HRESULT and COM Exceptions

I have some posts queued that make use of the C++ exception classes that have been useful in my previous projects.  These classes were primarily used for logging. COM calls which return an HRESULT indicating the success or failure of the call.  These return values should be examined and action should be taken if there is a failure.  What type of action to take will depend on the scenario.  In some cases an application may fallback on alternative functionality.  In other cases the failure may be irrecoverable.  The worst thing to do is nothing at all.  An early failure could result in a problem that is not realized until later and require a painful debugging experience.

For the sample code that I share here, I will not implement full error handling to avoid distraction.  But to avoid undetected failures, I do not want to leave the values untouched.  In the sample code I will use an inline function named TOF (Throw On Failure).  TOF will throw an exception if there is a failed return value.  In most of the sample code presented here, the exception will not be caught.  When the exception is not caught, the program is designed to terminate.  The TOF function itself will return the HRESULT if successful.  The HRESULT is still available for further examination if needed.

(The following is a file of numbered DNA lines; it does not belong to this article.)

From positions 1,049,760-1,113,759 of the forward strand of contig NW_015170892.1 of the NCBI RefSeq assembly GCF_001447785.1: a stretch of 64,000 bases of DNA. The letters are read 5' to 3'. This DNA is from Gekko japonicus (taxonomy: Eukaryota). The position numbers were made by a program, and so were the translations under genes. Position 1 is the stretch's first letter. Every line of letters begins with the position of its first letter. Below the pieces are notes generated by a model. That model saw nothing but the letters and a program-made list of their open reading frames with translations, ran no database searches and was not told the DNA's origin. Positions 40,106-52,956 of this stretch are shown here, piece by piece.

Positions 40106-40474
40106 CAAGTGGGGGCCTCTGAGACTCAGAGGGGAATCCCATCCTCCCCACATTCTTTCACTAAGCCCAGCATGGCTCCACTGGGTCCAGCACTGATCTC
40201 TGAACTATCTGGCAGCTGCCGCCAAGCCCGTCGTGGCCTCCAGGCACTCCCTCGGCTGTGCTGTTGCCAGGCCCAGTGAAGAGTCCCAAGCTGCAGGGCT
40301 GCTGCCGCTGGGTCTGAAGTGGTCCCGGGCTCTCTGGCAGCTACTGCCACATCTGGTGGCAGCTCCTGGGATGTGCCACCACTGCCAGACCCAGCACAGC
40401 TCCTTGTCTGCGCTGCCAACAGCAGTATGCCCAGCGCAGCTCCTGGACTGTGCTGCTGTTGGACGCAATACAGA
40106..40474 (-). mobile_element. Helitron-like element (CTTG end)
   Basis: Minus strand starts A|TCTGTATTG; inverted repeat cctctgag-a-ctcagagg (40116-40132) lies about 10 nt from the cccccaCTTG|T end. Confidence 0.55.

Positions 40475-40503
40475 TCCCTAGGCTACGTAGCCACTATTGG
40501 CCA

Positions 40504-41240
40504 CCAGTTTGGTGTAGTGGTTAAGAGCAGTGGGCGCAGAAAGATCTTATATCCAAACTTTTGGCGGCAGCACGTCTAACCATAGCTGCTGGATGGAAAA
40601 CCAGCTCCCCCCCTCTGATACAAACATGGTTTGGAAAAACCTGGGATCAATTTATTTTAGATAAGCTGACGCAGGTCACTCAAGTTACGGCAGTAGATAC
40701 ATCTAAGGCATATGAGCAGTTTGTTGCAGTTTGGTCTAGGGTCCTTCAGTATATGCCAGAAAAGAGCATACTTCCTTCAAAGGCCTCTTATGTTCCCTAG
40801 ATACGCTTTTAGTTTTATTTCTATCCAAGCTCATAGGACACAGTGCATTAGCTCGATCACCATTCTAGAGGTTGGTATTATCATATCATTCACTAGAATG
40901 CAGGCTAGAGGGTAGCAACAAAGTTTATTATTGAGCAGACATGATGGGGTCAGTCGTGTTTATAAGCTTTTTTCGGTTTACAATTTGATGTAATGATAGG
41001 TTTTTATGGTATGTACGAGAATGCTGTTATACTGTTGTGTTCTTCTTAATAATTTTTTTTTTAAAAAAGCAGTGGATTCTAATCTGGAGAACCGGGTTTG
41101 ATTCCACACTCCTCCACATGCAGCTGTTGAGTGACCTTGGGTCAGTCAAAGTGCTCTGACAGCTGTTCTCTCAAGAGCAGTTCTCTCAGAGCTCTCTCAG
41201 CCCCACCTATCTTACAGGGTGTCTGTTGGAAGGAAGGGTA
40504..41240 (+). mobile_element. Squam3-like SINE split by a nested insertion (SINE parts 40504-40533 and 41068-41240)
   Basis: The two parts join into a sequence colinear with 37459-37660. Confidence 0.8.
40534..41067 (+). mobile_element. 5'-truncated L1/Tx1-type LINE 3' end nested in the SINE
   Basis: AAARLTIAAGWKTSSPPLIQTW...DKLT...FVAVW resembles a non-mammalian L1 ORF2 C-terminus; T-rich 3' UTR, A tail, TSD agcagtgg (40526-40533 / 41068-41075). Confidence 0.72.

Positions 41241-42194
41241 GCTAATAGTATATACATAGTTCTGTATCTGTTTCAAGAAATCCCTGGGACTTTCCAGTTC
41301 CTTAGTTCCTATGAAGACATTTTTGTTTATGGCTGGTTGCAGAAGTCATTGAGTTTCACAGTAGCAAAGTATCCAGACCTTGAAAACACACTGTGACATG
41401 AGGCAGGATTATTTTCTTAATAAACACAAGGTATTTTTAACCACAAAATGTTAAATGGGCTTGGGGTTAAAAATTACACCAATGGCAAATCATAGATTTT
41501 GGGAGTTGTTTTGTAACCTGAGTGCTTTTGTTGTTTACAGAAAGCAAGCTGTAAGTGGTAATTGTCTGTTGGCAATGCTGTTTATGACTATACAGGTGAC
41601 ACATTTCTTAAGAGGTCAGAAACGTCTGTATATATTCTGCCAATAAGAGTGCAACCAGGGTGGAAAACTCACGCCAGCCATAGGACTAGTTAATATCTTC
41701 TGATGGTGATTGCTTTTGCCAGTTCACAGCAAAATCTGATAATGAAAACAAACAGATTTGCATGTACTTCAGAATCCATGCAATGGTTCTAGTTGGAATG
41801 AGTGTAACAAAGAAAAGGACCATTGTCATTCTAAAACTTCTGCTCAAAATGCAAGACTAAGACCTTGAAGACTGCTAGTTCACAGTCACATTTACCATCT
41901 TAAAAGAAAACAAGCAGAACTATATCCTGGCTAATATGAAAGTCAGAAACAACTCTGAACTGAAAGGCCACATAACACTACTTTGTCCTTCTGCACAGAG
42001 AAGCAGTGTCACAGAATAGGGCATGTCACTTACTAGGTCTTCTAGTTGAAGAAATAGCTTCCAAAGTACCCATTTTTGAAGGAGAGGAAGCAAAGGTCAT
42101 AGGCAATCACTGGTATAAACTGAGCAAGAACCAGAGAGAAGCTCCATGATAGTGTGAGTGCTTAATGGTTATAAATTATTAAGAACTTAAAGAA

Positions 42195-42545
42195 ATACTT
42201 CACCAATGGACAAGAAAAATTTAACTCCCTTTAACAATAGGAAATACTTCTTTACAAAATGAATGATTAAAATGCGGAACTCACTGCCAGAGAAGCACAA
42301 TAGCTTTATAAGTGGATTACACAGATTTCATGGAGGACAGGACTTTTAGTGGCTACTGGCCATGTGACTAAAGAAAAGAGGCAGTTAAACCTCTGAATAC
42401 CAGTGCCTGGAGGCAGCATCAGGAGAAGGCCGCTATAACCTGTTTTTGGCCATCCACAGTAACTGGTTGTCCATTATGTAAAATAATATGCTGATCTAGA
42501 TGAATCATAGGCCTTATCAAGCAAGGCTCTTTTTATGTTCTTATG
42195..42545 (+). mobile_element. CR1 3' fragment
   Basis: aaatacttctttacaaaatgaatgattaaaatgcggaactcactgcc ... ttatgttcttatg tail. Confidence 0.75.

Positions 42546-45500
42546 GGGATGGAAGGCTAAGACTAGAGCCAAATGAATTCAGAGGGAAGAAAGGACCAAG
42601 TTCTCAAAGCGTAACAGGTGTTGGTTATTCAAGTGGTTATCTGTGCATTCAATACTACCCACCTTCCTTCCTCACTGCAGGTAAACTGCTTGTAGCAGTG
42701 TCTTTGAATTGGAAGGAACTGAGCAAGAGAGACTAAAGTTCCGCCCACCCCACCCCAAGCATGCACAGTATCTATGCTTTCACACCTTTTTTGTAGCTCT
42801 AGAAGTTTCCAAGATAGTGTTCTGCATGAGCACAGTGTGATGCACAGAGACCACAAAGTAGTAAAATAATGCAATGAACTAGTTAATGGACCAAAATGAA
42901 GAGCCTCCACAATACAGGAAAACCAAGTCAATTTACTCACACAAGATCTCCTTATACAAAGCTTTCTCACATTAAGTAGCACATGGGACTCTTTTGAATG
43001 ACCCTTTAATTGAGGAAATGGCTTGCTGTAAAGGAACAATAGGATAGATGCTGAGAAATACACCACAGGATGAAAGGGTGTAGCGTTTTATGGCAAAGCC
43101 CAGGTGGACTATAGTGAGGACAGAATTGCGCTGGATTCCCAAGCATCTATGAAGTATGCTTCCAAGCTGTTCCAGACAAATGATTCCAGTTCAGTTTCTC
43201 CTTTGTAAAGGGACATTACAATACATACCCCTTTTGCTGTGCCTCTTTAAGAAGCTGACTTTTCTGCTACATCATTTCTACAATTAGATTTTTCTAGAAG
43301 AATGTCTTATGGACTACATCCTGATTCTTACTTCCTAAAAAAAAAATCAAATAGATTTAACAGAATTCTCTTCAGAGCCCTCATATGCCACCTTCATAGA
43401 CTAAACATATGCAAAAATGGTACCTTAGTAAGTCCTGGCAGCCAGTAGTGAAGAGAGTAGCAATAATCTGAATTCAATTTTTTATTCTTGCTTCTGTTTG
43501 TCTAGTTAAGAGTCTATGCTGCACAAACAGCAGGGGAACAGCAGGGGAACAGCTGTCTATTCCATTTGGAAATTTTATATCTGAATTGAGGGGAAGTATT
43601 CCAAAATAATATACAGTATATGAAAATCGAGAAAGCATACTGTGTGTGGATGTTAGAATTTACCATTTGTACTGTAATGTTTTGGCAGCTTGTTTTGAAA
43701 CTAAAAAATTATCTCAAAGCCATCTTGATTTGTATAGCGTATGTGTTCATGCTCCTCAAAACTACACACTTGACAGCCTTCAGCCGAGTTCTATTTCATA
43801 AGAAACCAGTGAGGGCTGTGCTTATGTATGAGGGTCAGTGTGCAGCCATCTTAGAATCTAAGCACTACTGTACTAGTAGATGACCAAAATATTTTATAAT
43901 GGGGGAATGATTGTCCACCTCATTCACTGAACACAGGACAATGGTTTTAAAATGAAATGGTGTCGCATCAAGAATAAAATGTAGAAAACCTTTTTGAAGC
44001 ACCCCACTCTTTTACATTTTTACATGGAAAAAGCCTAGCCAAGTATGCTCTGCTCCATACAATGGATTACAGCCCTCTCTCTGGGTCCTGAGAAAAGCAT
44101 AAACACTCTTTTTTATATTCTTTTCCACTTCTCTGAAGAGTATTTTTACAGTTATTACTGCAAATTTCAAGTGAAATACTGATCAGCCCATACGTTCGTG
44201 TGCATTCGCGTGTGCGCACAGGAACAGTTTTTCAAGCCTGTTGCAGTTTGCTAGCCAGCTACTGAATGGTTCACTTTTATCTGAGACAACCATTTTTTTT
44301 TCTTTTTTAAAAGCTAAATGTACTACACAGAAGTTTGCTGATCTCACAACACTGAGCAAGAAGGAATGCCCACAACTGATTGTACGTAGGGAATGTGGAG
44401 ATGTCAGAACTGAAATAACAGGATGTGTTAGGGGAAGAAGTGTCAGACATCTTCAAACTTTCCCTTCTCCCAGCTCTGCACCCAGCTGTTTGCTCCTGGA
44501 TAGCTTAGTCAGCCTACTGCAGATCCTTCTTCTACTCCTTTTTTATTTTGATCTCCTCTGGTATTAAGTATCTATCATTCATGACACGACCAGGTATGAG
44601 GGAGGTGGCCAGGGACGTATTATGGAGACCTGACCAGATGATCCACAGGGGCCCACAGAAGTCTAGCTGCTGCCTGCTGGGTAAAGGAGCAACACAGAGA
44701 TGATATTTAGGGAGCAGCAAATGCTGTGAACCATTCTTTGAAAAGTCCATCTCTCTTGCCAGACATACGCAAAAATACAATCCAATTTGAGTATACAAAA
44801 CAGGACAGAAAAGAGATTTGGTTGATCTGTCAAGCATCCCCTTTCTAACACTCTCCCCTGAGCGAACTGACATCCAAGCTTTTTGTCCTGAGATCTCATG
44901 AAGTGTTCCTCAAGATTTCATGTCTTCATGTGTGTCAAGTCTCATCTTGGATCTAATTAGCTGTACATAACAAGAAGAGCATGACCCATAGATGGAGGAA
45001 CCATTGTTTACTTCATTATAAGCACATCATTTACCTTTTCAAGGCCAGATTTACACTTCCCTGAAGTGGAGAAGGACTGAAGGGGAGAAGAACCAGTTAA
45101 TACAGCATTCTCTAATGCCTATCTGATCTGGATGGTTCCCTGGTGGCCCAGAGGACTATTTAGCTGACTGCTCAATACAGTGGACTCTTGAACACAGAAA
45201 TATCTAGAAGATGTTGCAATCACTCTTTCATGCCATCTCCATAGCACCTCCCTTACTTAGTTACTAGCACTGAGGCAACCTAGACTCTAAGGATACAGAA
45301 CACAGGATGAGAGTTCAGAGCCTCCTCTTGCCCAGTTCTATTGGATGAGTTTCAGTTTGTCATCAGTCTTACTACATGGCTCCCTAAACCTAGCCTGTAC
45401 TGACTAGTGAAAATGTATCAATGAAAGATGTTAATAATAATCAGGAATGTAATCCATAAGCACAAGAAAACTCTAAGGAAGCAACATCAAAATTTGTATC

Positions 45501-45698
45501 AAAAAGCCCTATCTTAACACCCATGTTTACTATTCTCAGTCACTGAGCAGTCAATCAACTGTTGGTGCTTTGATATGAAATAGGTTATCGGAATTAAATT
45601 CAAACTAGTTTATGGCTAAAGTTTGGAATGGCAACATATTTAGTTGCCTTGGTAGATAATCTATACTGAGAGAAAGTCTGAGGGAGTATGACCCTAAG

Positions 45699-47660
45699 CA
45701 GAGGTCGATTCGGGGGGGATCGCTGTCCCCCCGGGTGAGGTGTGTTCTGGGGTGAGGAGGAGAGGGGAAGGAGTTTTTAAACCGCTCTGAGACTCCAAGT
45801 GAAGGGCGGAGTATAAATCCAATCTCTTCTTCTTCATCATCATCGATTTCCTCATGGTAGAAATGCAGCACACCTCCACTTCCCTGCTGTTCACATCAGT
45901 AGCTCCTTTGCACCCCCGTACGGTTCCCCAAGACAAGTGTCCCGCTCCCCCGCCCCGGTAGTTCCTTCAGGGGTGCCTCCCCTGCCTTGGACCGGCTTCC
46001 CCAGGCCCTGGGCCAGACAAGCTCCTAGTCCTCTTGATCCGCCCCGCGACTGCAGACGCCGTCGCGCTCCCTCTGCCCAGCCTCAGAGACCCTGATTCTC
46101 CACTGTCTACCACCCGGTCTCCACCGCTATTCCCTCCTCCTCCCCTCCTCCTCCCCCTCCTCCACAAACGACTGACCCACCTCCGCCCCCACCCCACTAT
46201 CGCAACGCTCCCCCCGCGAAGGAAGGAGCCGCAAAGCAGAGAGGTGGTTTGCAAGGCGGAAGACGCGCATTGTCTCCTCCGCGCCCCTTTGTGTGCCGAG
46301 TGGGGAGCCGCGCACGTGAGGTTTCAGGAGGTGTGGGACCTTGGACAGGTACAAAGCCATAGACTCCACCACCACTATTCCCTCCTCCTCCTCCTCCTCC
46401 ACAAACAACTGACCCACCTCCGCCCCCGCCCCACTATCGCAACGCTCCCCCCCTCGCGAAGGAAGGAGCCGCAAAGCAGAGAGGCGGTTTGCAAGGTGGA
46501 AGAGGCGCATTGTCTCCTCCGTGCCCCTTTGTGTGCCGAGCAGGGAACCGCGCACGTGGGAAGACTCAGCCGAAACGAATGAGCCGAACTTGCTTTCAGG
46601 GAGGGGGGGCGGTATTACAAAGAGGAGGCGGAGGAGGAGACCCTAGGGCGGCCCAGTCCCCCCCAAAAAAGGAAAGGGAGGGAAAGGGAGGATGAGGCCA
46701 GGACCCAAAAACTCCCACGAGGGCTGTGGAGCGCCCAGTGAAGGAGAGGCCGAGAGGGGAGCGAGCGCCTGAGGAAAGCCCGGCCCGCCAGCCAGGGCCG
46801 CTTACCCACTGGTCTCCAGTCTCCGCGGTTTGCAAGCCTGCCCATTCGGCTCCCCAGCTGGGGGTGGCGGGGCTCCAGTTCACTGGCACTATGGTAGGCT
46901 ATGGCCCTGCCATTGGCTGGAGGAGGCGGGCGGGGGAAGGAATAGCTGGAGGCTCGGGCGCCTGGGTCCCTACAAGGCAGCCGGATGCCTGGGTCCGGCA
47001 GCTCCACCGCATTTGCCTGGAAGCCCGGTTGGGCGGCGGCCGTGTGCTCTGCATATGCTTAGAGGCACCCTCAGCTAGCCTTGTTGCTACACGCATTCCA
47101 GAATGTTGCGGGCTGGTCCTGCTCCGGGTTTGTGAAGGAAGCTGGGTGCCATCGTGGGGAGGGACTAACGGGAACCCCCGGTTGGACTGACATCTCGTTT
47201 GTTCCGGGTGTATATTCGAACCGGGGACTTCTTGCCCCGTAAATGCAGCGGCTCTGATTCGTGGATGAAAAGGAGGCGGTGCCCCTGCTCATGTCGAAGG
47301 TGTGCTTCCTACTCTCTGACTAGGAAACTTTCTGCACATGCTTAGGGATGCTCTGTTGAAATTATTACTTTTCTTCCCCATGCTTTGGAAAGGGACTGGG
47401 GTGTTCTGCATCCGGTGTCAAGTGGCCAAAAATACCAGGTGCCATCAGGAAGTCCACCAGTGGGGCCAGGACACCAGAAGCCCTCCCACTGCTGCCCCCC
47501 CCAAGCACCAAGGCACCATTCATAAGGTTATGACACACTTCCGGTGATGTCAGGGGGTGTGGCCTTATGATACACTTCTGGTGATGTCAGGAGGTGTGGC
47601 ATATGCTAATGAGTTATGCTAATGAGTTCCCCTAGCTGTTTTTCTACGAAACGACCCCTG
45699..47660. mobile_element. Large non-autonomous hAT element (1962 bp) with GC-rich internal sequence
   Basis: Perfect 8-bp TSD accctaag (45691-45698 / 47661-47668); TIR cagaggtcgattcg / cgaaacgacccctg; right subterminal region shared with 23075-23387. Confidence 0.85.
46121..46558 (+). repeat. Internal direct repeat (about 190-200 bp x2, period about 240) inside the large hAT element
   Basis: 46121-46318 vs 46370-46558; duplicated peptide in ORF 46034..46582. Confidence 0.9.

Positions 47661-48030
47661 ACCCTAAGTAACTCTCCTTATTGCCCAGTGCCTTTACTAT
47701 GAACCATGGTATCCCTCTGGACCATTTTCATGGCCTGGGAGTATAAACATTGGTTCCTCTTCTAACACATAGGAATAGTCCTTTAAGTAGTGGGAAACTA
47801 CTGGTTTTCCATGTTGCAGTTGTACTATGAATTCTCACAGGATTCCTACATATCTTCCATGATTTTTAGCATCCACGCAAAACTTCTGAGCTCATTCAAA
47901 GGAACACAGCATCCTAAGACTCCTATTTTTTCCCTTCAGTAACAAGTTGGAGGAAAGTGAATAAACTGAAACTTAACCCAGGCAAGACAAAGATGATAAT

The exception classes and the TOF function can be found on Github.

https://github.com/j2inet/CppAppBase/blob/master/src/common/Exception.h


 

TIP:Multi-GPU WebGL Performance